If early season racing is anything to go by, both teams continue to succeed. Quick-Step especially has not missed a step so far in this classics campaign. With the exception of Milano-Sanremo, Quick-Step continues to purr along during the spring one-days with one fewer rider at the line.
“The Quick-Step block was still there, so it hasn’t changed it that much. They are very strong,” said Bahrain-Merida sport director Tristan Hoffman. “There should be less control, but the peloton is still very big. For the moment I don’t see a difference.”
Riders on the second-tier teams behind Quick-Step, BMC Racing, and Bora-Hansgrohe are hoping for a bounce in the Ronde van Vlaanderen and Paris-Roubaix. So far, all three of the favored classics teams have been present deeper in the races with several friendly jerseys.
“It’s good for us. We don’t have eight super-strong riders like Quick-Step,” said Ag2r La Mondiale’s Oliver Naesen. “It’s more difficult to sacrifice one or two guys very early in the race because it weighs on the team. I think in the end of the big races [Flanders and Roubaix], it will be the same. It will be every man for himself.”
Dimension Data’s Aldag said some of the unintended consequences stand out for him. For example, with seven riders, there’s one less spot for a younger promising rider to have a chance to race to gain experience or to bring a GC rider to gain confidence on the cobbles. Movistar can bring Alejandro Valverde and Mikel Landa to the races, but BMC Racing isn’t letting Richie Porte get a taste of the cobbles. And looking ahead to the grand tours, Aldag said the reduction to eight means it will be harder for teams to bring both a sprinter and a GC captain.
There is an uncertainty as teams and riders quickly adjust to the new reality. As Aldag suggested, it appears larger, more threatening breakaways are not being given much rope. We’ve seen that in both the one-days and week-long races such as Paris-Nice and Volta a Catalunya. Breaks are still getting up the road — with escape artists like Thomas De Gendt (Lotto-Soudal) still capable of breaking free of the peloton’s clutches — but so far we haven’t seen big breaks given much space to move.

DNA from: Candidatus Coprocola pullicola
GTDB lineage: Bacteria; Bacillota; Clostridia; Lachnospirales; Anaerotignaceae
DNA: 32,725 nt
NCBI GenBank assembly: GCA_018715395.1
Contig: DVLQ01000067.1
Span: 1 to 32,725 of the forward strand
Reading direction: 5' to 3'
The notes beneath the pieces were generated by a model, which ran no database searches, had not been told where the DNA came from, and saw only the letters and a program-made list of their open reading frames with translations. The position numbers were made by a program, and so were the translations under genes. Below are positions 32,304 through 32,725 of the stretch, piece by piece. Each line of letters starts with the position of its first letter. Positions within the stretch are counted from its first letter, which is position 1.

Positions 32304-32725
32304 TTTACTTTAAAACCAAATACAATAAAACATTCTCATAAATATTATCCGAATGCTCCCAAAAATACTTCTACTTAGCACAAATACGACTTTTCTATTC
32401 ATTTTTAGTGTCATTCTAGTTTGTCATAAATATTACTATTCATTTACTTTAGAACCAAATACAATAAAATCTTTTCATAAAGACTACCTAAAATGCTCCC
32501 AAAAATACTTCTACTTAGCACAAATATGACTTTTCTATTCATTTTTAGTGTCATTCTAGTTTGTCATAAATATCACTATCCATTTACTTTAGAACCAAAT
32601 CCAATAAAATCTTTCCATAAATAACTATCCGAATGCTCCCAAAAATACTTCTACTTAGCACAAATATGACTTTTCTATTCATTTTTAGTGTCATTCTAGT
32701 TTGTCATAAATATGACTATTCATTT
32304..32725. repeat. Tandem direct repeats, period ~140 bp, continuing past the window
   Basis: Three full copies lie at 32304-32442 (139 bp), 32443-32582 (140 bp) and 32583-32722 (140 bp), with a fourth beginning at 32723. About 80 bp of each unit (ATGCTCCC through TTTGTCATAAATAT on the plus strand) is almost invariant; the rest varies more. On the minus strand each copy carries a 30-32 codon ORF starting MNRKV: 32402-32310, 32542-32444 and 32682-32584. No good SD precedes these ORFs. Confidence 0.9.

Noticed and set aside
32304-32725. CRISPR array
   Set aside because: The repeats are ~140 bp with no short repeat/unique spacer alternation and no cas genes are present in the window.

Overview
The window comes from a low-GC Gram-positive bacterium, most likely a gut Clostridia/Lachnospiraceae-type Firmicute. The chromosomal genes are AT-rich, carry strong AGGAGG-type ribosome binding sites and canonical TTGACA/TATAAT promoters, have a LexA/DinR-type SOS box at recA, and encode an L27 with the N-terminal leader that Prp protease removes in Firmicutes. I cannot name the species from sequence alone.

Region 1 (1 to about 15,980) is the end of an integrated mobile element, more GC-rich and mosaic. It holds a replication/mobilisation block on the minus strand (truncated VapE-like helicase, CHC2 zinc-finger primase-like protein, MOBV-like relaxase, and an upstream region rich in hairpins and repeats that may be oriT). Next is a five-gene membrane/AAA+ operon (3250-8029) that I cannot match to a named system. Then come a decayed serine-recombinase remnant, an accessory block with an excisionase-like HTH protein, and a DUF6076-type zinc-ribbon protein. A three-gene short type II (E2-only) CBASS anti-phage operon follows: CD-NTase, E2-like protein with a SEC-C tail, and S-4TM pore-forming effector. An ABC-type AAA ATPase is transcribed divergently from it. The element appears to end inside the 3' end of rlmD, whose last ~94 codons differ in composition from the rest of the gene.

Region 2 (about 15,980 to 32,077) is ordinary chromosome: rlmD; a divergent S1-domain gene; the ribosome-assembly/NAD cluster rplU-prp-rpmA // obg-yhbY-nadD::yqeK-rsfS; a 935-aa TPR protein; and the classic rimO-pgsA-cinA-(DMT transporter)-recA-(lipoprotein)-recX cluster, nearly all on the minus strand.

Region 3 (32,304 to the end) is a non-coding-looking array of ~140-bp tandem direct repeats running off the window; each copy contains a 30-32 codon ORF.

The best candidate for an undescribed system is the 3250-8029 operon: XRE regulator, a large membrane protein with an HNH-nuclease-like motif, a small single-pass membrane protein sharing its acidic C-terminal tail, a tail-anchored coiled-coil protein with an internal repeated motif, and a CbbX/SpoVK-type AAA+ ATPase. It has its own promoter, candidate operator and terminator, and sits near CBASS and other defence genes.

Perhaps the elastic will break going into Flanders and Roubaix.
“I think more than everybody thinks,” said Trek-Segafredo director Dirk Demol of the rule’s impact. “When you have to pull, you have to sacrifice one, two or even three riders, and that immediately reduces the number of riders you can have in the final. For the favorite teams, it’s a handicap. You have to make an adjust and calculate.”
The looming monuments at Ronde and Roubaix could deliver the surprises the rules were intended to produce. Perhaps BMC and Quick-Step might have burned their collective matches too early, and they won’t have the fresh legs to chase when the attacks come.
For riders like Bauer, the monuments are about who has the legs to win. Deep into the final hour of racing, it’s every man for themselves. Having an extra teammate is a huge bonus. With one fewer at the line, the stakes are only heightened.
“No one’s ever raced the classics with seven before,” Bauer said. “It’s balls to the walls in the monuments. You always notice when a man is gone through a crash or for whatever reason.”